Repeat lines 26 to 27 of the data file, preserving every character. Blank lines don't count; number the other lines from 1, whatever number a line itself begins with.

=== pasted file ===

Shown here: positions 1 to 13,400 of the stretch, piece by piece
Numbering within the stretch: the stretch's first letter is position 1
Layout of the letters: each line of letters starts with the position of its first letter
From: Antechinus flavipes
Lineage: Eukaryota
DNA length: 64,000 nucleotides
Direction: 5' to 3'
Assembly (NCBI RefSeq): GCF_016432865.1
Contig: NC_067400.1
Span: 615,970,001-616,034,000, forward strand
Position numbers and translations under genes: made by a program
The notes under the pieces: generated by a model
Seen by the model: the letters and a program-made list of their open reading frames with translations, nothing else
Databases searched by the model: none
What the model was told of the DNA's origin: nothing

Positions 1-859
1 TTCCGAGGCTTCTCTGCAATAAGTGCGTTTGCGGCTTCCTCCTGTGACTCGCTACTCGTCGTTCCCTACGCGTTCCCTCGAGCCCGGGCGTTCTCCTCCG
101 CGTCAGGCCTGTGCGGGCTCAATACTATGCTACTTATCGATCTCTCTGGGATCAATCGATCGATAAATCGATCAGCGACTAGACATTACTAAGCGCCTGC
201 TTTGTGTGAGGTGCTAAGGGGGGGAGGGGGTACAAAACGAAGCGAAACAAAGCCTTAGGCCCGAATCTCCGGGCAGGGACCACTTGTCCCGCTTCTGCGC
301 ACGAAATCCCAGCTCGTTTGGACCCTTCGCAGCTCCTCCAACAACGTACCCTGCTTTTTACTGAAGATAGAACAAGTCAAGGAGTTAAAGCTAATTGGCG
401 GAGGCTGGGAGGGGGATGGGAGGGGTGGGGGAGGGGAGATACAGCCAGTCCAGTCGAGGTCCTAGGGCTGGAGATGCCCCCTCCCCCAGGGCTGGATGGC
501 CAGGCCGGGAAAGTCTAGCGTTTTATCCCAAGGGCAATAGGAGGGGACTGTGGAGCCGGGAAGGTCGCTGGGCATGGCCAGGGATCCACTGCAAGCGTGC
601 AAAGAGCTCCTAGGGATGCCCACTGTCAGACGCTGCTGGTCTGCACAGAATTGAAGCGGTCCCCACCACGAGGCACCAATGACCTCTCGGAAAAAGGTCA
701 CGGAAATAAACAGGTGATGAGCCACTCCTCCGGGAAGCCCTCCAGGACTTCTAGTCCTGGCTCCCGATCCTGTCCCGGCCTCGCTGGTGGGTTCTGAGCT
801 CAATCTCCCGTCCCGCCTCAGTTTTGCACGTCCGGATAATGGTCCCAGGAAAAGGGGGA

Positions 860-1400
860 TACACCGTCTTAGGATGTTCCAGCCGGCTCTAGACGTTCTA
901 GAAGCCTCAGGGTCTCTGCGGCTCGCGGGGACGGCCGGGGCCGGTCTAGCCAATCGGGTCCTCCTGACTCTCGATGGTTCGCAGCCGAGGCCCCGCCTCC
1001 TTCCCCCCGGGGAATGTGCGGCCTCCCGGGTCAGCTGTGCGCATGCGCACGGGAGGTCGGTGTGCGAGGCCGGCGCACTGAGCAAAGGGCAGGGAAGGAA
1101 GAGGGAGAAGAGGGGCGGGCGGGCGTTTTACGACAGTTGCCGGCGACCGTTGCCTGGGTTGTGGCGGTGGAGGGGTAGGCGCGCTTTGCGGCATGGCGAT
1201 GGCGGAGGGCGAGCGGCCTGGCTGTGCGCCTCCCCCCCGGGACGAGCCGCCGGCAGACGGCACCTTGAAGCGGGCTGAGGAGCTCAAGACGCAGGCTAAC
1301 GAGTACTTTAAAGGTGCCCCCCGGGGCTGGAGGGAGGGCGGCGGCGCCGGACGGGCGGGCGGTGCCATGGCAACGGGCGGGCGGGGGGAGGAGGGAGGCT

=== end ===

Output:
Positions 860-1400
860 TACACCGTCTTAGGATGTTCCAGCCGGCTCTAGACGTTCTA